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The City and I push punk boundaries and reach out to a more diverse audience

November 1, 2018

Punk Like Me

Text by Hannah Kubik. Image by Julia Leiby.

You might recognize The City and I’s Colin Regisford as the bassist for punk/pop Philadelphia-based band Mannequin Pussy. And if you do, you probably know him as Bear, a nickname that stuck after a single day as a high school mascot.

According to Ben Roth, a friend of over a decade who helped record and co-produce tracks for The City and I, Regisford’s solo career is a natural progression.

“Since I’ve known Bear, he has lived and breathed through the writing and performing of his art,” Roth says, adding that he loves Regisford’s songwriting because it does not follow traditional structure. “The songs are [both] linear and tangential, like a guided tour through the strange funhouse that is Bear’s brain. I believe Bear is on the forefront of a movement that is reimagining what punk music is.”

Regisford started writing songs as a teenager while living in the Poconos. As a fan of bands like Blink-182 and Green Day, he gravitated toward the punk rock scene, but, as a black male, he found himself to be a minority. Often a minority of one.

“I used to have to trick people to let me play with them and would literally just show up at their doorstep and push my way inside,” Regisford says. “They would look at me and didn’t see a kid who could play bass and like punk.”

Eventually he encountered someone who recognized his talents. This someone was Casey Weissbuch from Diarrhea Planet, a Nashville-based garage punk band. While touring with Colleen Green, Regisford met Weissbuch, and Weissbach asked if Regisford knew anyone with a new sound. There was no hesitation.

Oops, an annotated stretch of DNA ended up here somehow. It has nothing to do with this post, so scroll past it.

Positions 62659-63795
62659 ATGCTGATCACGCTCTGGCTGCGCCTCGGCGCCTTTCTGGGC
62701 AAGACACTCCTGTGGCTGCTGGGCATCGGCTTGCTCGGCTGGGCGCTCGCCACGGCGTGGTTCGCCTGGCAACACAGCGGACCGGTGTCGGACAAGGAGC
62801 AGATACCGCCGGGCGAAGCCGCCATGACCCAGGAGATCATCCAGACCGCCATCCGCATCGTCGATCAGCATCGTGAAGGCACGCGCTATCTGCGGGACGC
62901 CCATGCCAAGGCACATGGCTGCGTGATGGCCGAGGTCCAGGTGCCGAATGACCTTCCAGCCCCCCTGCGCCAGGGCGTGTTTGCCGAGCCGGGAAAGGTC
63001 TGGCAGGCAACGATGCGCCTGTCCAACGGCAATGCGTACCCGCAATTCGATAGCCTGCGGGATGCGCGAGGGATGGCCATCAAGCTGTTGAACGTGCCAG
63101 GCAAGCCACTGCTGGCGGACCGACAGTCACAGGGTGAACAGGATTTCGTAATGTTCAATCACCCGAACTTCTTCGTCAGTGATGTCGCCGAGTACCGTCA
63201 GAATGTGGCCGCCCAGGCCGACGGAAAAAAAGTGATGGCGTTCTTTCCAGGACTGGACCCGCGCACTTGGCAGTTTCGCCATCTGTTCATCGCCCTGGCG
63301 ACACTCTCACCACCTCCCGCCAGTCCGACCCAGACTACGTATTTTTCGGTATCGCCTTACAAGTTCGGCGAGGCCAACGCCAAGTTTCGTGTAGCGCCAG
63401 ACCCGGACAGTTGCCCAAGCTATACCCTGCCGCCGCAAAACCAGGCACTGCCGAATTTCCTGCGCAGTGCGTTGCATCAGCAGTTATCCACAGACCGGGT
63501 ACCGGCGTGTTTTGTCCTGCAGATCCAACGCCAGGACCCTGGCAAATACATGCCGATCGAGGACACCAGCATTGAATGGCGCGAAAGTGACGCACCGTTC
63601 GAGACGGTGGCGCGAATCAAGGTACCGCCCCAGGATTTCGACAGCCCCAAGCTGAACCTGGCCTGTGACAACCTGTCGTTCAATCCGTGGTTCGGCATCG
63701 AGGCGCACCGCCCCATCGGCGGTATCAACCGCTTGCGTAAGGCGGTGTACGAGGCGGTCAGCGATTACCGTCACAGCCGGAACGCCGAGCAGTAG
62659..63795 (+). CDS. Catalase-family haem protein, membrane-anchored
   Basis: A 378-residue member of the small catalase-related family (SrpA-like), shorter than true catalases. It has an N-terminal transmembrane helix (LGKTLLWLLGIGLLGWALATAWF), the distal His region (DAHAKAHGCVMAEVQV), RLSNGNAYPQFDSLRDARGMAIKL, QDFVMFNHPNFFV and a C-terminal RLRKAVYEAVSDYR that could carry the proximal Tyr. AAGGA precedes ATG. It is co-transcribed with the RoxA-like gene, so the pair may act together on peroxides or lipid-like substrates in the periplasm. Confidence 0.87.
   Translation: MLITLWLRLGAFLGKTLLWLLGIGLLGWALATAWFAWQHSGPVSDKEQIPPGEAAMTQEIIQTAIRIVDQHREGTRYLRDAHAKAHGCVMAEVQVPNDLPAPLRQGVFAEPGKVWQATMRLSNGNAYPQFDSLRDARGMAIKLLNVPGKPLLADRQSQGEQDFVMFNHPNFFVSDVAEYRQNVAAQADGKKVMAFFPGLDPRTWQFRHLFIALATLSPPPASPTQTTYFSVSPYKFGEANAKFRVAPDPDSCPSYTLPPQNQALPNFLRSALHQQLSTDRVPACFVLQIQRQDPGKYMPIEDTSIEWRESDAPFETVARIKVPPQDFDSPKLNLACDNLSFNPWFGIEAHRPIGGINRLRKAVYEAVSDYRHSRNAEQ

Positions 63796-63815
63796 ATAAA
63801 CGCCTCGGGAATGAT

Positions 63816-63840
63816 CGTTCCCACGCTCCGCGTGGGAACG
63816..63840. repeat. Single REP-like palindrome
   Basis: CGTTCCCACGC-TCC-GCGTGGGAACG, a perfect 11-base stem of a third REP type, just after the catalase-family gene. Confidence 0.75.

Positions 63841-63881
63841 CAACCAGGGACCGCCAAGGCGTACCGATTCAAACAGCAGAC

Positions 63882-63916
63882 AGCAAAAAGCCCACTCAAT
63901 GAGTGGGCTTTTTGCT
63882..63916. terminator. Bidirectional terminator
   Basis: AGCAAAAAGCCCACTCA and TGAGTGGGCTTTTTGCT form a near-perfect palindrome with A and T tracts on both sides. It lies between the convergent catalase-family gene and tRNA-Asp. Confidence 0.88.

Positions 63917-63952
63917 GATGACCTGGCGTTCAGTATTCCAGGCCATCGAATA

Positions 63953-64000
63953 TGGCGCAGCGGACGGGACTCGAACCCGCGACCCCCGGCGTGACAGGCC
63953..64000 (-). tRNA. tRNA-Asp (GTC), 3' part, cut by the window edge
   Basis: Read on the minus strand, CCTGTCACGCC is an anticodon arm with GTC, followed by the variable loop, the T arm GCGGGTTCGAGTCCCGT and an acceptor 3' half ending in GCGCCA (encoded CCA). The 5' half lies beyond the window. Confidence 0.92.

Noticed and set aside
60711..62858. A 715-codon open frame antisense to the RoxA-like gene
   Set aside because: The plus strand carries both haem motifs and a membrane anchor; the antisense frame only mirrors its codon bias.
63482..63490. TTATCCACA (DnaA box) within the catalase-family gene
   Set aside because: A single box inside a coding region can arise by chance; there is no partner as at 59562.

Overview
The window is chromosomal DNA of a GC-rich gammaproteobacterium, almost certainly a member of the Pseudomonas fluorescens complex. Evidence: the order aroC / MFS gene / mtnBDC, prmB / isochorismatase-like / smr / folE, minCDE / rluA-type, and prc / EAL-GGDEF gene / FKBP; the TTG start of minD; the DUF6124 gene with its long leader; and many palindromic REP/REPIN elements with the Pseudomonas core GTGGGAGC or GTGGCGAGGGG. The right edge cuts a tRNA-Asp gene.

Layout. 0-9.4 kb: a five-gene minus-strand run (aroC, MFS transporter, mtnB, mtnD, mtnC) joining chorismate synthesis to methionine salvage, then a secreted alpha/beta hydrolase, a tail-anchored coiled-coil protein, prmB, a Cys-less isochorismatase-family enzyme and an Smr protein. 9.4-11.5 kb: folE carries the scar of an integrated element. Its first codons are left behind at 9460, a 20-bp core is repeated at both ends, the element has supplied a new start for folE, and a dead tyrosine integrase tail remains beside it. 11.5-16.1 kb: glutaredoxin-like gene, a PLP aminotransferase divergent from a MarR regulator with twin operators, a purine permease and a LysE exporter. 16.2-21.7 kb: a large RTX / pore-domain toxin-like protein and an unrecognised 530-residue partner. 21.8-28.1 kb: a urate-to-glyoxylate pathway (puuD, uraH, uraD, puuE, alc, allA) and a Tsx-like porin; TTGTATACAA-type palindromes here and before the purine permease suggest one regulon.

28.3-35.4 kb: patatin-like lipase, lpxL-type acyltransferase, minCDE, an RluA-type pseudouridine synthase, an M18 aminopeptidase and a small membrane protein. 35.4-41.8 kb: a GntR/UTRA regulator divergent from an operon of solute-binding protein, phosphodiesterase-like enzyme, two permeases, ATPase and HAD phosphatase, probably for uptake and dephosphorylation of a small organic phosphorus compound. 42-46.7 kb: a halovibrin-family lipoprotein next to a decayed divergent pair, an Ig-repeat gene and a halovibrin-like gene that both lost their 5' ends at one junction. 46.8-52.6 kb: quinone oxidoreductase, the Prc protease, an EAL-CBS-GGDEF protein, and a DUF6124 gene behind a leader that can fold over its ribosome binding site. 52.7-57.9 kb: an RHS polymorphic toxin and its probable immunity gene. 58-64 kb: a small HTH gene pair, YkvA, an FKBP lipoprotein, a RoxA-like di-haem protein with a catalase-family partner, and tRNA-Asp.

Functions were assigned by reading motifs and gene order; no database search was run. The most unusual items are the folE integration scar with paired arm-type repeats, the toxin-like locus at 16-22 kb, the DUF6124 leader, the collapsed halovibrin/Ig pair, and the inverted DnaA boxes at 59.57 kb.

“I played him some songs I wrote, and Weissbuch was like, ‘I need you to send me every single song. I want to put this out for you because this is really cool, and I think people should hear this,’” Regisford recalls.

In 2015, Regisford released Downer, his first The City And I album. While the seven-song release has a song or two that might betray his punk rock roots, the music is stoner hazy, sprinkled with snippets of conversation, with melodies that can be haunting and quite beautiful.

The good news is that there’s more on the way. Regisford shared a few singles with us that he plans to drop soon, including the doomy “Cecilia” and “ADD,” a super catchy rocker that devolves into a nightmarish chaos.

It all makes sense when you consider that Regisford claims the purpose of The City and I, is “to really destroy all of the old ways of people who were making punk music.”

And that is all rooted in the alienation he felt as a teen, an outsider looking in. Along the way, Regisford befriended someone who fully understands the loneliness of being a Black punk: Ruben Polo of Soul Glo, a Philly afro-punk band that uses lyrics to protest white power structures in punk and beyond. Both Regisford and Polo imagine a future where they see more diversity in the mosh pits.

Regisford says, “One day we won’t be showboating for a sea of cream.”

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